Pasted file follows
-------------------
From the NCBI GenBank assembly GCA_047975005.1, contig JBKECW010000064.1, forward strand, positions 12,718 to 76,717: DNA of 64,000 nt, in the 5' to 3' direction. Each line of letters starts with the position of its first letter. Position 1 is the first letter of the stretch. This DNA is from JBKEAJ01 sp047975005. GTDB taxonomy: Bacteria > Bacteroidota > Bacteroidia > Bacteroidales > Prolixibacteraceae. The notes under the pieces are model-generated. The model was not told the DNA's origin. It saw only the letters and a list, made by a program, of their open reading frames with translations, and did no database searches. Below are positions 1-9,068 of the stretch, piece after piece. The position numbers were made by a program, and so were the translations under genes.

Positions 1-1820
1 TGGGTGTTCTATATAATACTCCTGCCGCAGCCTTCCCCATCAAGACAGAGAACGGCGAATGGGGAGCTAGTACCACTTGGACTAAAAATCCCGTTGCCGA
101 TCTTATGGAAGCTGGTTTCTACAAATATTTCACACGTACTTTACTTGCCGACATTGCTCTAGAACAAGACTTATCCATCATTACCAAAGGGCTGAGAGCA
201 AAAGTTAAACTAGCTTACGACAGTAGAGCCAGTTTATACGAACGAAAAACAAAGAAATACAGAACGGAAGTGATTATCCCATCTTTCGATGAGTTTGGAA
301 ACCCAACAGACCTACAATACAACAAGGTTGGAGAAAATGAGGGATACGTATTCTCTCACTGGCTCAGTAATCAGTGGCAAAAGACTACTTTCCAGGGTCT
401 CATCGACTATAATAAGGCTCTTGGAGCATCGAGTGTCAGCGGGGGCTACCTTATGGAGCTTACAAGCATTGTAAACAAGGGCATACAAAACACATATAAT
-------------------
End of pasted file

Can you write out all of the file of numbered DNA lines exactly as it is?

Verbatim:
From the NCBI GenBank assembly GCA_047975005.1, contig JBKECW010000064.1, forward strand, positions 12,718 to 76,717: DNA of 64,000 nt, in the 5' to 3' direction. Each line of letters starts with the position of its first letter. Position 1 is the first letter of the stretch. This DNA is from JBKEAJ01 sp047975005. GTDB taxonomy: Bacteria > Bacteroidota > Bacteroidia > Bacteroidales > Prolixibacteraceae. The notes under the pieces are model-generated. The model was not told the DNA's origin. It saw only the letters and a list, made by a program, of their open reading frames with translations, and did no database searches. Below are positions 1-9,068 of the stretch, piece after piece. The position numbers were made by a program, and so were the translations under genes.

Positions 1-1820
1 TGGGTGTTCTATATAATACTCCTGCCGCAGCCTTCCCCATCAAGACAGAGAACGGCGAATGGGGAGCTAGTACCACTTGGACTAAAAATCCCGTTGCCGA
101 TCTTATGGAAGCTGGTTTCTACAAATATTTCACACGTACTTTACTTGCCGACATTGCTCTAGAACAAGACTTATCCATCATTACCAAAGGGCTGAGAGCA
201 AAAGTTAAACTAGCTTACGACAGTAGAGCCAGTTTATACGAACGAAAAACAAAGAAATACAGAACGGAAGTGATTATCCCATCTTTCGATGAGTTTGGAA
301 ACCCAACAGACCTACAATACAACAAGGTTGGAGAAAATGAGGGATACGTATTCTCTCACTGGCTCAGTAATCAGTGGCAAAAGACTACTTTCCAGGGTCT
401 CATCGACTATAATAAGGCTCTTGGAGCATCGAGTGTCAGCGGGGGCTACCTTATGGAGCTTACAAGCATTGTAAACAAGGGCATACAAAACACATATAAT